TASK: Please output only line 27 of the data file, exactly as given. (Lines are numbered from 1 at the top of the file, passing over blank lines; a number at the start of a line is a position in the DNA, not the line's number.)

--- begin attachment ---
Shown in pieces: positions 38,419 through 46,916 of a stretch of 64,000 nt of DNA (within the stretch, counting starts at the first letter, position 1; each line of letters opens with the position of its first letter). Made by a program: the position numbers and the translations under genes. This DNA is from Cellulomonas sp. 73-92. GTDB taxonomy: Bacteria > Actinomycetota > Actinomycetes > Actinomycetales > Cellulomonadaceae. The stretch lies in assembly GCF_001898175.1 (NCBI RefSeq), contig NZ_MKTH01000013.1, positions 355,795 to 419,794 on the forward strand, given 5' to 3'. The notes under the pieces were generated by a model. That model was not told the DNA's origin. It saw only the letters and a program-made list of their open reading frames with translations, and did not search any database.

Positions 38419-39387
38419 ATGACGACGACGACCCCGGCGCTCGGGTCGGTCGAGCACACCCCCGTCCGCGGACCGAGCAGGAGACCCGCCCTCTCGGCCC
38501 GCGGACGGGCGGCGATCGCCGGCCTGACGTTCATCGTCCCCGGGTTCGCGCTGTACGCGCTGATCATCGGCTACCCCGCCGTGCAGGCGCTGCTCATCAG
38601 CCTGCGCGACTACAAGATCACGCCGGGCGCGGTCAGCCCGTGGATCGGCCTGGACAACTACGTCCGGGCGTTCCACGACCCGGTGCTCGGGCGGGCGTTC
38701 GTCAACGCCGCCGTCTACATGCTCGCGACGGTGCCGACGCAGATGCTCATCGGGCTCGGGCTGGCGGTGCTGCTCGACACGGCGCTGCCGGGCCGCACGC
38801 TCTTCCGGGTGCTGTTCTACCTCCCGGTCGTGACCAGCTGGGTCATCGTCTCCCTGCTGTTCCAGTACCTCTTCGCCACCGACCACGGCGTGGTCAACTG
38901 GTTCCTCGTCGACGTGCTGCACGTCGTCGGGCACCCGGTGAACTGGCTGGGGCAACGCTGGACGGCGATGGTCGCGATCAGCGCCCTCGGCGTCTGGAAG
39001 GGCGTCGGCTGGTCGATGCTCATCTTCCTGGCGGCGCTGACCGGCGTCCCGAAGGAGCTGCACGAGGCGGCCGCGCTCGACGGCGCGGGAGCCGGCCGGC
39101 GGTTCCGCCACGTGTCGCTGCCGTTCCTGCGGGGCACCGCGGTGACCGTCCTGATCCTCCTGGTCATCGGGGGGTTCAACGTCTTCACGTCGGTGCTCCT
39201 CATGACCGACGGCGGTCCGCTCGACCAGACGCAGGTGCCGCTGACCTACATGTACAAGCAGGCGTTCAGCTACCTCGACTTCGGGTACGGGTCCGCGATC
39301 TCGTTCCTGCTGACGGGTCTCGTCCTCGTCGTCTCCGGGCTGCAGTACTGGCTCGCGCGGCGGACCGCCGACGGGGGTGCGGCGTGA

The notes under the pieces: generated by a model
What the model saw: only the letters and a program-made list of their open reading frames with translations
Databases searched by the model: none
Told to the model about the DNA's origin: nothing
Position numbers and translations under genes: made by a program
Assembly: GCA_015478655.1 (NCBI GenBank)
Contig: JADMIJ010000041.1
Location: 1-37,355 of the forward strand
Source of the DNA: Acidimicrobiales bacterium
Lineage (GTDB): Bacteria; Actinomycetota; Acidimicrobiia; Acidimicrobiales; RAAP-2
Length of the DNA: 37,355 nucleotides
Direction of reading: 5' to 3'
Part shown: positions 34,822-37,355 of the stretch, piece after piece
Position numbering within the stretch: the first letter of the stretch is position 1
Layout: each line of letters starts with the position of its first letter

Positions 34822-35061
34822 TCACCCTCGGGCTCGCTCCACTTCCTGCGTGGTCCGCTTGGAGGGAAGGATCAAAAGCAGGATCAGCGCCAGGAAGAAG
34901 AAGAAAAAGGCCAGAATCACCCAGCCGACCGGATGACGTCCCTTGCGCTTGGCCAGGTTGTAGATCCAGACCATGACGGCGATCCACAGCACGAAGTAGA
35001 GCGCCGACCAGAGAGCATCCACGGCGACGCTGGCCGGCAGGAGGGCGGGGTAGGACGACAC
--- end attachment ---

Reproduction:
Layout: each line of letters starts with the position of its first letter